From Wikipedia, the free encyclopedia

Aviv (Hebrew: אביב) means "barley ripening", and by extension, "spring season" in Hebrew. It is also used as a given name, surname, and place name, as in Tel Aviv. The first month of the year is called the month of Aviv in the Pentateuch. The month is called Nisan in the book of Esther and in subsequent post-exilic history up to the present day. These names are sometimes used interchangeably, although Aviv refers to the three-month season, and Nisan is called the "first month of Aviv."


  • The basic meaning of the word aviv is the stage in the growth of grain when the seeds have reached full size and are filled with starch, but have not dried yet. During the plague of hail (Exodus 9:31), the barley was said to be [in the] aviv [stage] and the flax [in the] giv`ol. This resulted in their destruction.
  • The month in the Hebrew calendar when the barley has reached or passed this stage is called Aviv, or the "month of the aviv".[1] This month is considered the first month of the ecclesiastical civil year (see Hebrew calendar#Months).[2] It begins about the time of the March equinox (March 21). Since the Babylonian captivity, this month has mainly been called Nisan.[3] On the “day after the Shabbat” (the 16th of the month of Nissan according to the rabbis, and the first Sunday of Passover according to the Karaites[4]), the harvest was begun by gathering a sheaf of barley for the Omer offering,[5]
Karaites searching for Aviv barley at Ain Mabua, Judean Hills, Israel on 21 March 2019
  • Abib or Aviv may also be the same star as Spica, the ear of grain in the constellation Virgo/Virgin/Woman.
  • "Aviv" in modern Hebrew accordingly also means spring, one of the four seasons. Thus the major modern Israeli city of Tel Aviv means "Spring Hill".[6]
  • Since Passover is always celebrated on 15–21 (or 22 outside Israel) Nisan, near the beginning of spring, "Holiday of Aviv". Pesach or Passover is always on the 14th of Nisan. The first day of Chag ha Matzoh or the Feast of Unleavened Bread is always the day after that, the 15th of Nisan.[7] Hebrew: חג האביב, romanizedChag Ha'Aviv is an additional name for Passover.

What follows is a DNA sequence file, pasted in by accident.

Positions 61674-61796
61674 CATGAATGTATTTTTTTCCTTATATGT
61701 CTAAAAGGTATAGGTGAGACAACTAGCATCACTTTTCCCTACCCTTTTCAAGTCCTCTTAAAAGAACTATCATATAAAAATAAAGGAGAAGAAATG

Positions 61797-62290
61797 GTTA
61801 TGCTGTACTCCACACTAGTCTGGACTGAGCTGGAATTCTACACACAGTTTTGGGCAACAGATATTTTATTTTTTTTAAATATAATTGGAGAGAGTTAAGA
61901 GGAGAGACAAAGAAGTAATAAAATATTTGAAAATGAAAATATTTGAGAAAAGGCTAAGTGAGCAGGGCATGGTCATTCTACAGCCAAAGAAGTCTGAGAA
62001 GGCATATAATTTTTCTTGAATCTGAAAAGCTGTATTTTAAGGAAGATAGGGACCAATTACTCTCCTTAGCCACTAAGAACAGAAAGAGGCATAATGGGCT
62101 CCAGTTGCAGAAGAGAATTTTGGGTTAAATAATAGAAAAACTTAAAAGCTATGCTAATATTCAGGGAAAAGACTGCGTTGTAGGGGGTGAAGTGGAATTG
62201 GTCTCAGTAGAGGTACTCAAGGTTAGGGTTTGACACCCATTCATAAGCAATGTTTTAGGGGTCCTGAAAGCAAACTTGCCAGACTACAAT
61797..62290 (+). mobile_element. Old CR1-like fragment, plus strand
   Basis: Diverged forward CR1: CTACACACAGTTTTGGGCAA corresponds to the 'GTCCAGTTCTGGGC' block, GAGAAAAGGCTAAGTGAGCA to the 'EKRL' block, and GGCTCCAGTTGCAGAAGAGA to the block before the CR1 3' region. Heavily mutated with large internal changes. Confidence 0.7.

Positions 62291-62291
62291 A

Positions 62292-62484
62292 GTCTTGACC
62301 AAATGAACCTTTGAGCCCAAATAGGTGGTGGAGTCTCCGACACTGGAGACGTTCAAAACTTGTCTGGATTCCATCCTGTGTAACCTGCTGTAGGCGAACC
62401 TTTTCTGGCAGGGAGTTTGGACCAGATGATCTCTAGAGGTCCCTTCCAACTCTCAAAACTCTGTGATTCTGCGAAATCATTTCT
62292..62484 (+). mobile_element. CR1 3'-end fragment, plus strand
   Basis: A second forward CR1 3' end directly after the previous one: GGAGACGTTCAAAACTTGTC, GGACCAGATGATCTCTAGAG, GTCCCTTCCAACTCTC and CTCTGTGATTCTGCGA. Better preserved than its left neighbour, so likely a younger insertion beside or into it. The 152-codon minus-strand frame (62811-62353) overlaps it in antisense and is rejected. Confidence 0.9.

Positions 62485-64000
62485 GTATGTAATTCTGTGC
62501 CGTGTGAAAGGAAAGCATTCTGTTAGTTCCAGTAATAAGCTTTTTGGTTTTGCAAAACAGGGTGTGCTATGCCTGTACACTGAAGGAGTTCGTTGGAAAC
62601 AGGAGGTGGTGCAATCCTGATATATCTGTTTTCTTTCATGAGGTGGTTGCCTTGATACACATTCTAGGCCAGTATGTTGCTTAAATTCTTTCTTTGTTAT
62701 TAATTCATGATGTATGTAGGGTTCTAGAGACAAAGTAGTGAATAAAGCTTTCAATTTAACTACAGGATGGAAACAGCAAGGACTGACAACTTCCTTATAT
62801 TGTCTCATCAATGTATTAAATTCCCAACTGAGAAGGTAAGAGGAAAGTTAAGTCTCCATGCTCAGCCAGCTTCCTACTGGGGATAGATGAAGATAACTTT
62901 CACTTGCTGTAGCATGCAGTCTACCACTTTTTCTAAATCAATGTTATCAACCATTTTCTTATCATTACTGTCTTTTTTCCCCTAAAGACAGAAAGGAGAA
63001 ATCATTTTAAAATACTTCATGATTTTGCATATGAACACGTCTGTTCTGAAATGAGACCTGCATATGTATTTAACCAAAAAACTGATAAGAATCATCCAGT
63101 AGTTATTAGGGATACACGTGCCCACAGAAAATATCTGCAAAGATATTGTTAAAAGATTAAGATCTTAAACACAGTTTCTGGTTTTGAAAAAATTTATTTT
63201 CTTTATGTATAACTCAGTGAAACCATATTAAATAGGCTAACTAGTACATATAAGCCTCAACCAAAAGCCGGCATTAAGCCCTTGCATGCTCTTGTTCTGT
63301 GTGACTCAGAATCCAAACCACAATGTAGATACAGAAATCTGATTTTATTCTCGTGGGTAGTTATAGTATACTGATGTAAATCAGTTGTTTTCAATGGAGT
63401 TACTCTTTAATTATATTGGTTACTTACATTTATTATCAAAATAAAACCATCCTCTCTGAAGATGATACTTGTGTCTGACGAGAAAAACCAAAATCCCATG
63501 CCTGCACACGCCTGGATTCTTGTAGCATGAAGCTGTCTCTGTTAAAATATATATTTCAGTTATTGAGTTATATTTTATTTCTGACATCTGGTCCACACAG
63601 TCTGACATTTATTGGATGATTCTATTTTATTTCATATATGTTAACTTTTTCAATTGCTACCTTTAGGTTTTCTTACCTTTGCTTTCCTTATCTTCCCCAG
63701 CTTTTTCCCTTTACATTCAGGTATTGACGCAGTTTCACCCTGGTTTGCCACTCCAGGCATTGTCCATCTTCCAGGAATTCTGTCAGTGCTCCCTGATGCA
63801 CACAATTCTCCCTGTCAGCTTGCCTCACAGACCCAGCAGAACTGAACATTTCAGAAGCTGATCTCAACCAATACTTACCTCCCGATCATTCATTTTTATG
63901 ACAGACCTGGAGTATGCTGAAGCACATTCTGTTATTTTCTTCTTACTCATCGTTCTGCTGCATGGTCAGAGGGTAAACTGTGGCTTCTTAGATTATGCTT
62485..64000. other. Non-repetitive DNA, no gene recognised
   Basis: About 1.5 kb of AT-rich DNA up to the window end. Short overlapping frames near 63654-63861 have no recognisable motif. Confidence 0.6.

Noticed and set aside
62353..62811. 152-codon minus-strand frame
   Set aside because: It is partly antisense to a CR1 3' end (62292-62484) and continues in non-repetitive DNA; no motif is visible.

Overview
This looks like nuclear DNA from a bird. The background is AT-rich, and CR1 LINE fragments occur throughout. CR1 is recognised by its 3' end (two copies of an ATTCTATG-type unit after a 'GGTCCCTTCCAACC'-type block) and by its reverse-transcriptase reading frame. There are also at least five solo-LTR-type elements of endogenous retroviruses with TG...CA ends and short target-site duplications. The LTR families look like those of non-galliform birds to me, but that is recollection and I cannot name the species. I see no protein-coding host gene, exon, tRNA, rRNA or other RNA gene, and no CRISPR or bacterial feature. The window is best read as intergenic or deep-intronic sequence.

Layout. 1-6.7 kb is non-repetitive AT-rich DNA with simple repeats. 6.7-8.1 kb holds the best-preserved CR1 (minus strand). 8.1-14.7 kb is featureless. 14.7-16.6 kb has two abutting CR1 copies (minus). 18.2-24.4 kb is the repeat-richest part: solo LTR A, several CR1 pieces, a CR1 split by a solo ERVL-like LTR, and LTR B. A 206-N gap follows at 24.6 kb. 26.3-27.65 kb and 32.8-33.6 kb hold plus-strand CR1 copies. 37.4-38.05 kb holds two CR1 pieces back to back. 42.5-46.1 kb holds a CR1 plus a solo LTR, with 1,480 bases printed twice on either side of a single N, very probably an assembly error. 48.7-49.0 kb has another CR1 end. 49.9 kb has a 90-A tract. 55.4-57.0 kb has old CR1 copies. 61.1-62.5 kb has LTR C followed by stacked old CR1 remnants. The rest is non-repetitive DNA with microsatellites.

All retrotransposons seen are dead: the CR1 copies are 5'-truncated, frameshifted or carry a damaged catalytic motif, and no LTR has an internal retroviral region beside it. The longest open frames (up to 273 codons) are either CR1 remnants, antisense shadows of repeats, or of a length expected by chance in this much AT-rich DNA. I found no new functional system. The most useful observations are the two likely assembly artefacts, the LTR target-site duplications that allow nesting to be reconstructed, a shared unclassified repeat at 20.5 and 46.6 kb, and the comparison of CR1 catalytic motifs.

As a name[edit]

Aviv is also a Hebrew male and female name. The old and uncommon[8] Russian Christian male given name "Ави́в" (Aviv) was possibly also borrowed from Biblical Hebrew, where it derived from the word abīb, meaning an ear or a time of year where grains come into ear,[9] also known as "Aviv" (or Nisan—the first month of the Hebrew calendar).[10] The feminine version of the name is Aviva.[8] The diminutives of "Aviv" are Aviva (Ави́ва) and Viva (Ви́ва).[8] The patronymics derived from "Aviv" are "Ави́вович" (Avivovich; masculine) and "Ави́вовна" (Avivovna; feminine).[8]

See also[edit]


  1. ^ Exodus 13:4; 23:15
  2. ^ Exodus 12:1–2
  3. ^ E.g. Nehemiah 2:1, Esther 3:7
  4. ^ "On This Very Day | Karaite Insights | Karaites & Karaism". www.karaiteinsights.com. Retrieved August 3, 2019.
  5. ^ Lev 23:4–11
  6. ^ "From Spring Hill to Independence". Archived from the original on 2016-04-22. Retrieved 2011-08-01.
  7. ^ Leviticus 23:5,6
  8. ^ a b c d Н. А. Петровский (N. A. Petrovsky). "Словарь русских личных имён" (Dictionary of Russian First Names). ООО Издательство "АСТ". Москва, 2005. ISBN 5-17-002940-3, p. 34
  9. ^ А. В. Суперанская (A. V. Superanskaya). "Современный словарь личных имён: Сравнение. Происхождение. Написание" (Modern Dictionary of First Names: Comparison. Origins. Spelling). Айрис-пресс. Москва, 2005. ISBN 5-8112-1399-9, p. 22
  10. ^ А. В. Суперанская (A. V. Superanskaya). "Словарь русских имён" (Dictionary of Russian Names). Издательство Эксмо. Москва, 2005. ISBN 5-699-14090-5, p. 32

External links[edit]